This week I am reviewing the design of the blog “Mel’s Lavish Luggage”. This is a blog dedicated to travel and local culture reviews. The blog focuses on the creator (Melody’s) personal travel experiences. The content posted so far appears to be very informative and well written. However, today I am evaluating the design, not the content. I will do so taking into account the five design elements (balance, rhythm, proportion, contrast, and unity).
The website is very organized and uses script fonts, images, and colour to bring the page to life and keep the viewer intrigued. The most successful design principle being used is rhythm. The way Melody has constructed the user interface design on her website allows the viewer to move through the space and view the hierarchy of information correctly. Upon opening the home page, the eye is drawn to the sites title, then it flows to the navigation menu where visitors can view content based on their own preferences. Lastly, the eye will flow to posts and other content. This rhythm ensures that readers first understand who/what the brand is, and then they can move down the page and consume content.
I propose that melody consider the following design elements in order to improve her website. First, the scale of the banner behind the site title is extremely large, and when viewed on a computer, prevents any content from being shown right away. It is smart to have a banner as it draws attention, however, the proportion is to large in contrast to the rest of the site’s content. You may also consider using colour, texture, size, or shapes to contrast certain elements from one another. In addition, the image being used in the banner does not reflect the sites content, nor does the site title. At first glance, due the title and image of palm trees I assumed this was a website devoted to luxury luggage, not travel. Considering most of your posts are about Europe, perhaps a photograph from one of the cities there would be more appropriate. It is important to design based on who your target audience is and how you want your brand to be perceived. As a designer, we have full control over this process, but it is important to see beyond our own likes and dislikes. Travis Gertz makes an interesting point on this part of the design process by stating “We now have seemingly god-like access to the ways people use our products. It’s like having an all-seeing eye gazing directly into the hearts and minds of our audience” (Gertz, 2015). Thus, I suggest Melody carefully examine who her audience is/ who she is targeting and design for that perspective.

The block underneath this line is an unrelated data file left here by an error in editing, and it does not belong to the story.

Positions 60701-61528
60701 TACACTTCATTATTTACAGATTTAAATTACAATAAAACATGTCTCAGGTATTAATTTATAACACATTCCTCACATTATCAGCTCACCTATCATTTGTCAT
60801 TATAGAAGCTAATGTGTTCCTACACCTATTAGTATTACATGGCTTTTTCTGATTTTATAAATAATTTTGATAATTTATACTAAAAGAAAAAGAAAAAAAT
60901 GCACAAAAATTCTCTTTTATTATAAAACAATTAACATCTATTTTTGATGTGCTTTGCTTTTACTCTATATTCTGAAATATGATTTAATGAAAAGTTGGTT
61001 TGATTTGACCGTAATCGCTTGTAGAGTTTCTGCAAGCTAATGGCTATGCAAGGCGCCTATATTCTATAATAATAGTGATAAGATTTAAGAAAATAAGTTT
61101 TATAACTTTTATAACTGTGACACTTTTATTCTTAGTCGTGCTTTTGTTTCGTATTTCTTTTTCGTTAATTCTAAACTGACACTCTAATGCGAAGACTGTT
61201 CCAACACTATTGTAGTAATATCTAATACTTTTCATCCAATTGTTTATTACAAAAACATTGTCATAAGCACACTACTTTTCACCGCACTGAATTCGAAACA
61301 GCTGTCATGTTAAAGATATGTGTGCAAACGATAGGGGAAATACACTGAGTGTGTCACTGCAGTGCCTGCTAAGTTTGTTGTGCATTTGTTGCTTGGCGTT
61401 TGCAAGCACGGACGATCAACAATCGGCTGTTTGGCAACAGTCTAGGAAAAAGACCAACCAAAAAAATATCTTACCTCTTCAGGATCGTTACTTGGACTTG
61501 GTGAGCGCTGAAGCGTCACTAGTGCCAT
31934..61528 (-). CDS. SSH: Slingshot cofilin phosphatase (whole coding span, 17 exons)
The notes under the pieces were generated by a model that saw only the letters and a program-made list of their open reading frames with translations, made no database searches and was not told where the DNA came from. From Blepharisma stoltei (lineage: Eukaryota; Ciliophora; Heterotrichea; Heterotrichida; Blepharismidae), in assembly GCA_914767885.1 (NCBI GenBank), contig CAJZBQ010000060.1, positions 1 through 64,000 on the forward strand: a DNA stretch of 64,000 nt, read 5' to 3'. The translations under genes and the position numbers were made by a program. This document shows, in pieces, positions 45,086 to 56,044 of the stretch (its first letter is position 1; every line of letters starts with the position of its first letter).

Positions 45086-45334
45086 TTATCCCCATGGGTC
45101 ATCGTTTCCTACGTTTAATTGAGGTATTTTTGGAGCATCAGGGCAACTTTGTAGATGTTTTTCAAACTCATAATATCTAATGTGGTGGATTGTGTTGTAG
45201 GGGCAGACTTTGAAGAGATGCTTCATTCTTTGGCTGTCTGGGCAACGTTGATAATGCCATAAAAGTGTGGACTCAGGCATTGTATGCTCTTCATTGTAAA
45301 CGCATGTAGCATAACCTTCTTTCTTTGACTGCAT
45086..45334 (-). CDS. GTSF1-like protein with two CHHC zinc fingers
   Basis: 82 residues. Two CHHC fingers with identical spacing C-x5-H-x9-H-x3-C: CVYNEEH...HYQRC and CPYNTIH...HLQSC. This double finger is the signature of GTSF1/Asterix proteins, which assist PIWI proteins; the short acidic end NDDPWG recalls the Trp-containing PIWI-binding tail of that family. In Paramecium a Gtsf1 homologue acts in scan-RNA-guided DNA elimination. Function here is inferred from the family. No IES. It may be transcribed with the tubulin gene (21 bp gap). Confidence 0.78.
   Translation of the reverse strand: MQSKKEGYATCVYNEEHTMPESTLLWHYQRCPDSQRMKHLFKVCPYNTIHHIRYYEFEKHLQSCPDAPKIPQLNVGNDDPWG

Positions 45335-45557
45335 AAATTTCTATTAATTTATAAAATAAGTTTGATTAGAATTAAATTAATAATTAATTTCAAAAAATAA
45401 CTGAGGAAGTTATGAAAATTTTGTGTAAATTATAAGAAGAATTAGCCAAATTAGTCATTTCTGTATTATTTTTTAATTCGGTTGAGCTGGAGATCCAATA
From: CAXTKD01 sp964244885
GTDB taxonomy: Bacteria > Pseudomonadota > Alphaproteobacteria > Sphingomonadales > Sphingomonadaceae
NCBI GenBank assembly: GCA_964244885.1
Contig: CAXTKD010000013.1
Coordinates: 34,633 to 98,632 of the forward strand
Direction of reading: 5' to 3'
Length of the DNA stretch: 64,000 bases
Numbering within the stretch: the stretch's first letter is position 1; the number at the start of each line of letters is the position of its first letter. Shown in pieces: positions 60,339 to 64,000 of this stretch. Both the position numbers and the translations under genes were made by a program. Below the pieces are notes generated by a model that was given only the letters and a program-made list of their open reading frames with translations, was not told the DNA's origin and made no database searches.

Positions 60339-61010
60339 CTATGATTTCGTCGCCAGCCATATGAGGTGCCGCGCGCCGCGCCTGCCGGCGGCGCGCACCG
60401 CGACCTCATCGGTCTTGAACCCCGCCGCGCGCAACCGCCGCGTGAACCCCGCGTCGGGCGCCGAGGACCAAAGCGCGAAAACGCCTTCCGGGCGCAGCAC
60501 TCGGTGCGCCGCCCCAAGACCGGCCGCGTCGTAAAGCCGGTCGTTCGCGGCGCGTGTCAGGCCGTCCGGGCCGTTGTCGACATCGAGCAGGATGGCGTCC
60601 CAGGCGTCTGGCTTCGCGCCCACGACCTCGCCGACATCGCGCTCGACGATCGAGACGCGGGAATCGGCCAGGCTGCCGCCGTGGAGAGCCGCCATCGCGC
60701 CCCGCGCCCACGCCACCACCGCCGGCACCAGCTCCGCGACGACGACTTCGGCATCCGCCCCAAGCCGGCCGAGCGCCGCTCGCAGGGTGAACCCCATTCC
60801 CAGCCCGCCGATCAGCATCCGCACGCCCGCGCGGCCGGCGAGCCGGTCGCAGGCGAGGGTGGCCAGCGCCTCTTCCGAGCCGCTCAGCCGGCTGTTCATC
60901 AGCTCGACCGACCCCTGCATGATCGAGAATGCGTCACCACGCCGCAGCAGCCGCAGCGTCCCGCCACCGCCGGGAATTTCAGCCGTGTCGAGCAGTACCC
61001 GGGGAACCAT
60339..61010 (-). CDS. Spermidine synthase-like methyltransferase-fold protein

The unity is quite strong with the exception of the font used in the title. I really like the other fonts used on the site for the headings and body text. The font used in the title does not harmonize well with the other fonts used as it is very thick and over dramatic. However, the consistency of the colours and weights of fonts is very strong and adds to the unity of the site.
Gertz, T., & Travis. (2015, July 10). Design machines: How to Survive the Digital Apocalypse. Retrieved from https://louderthanten.com/coax/design-machines.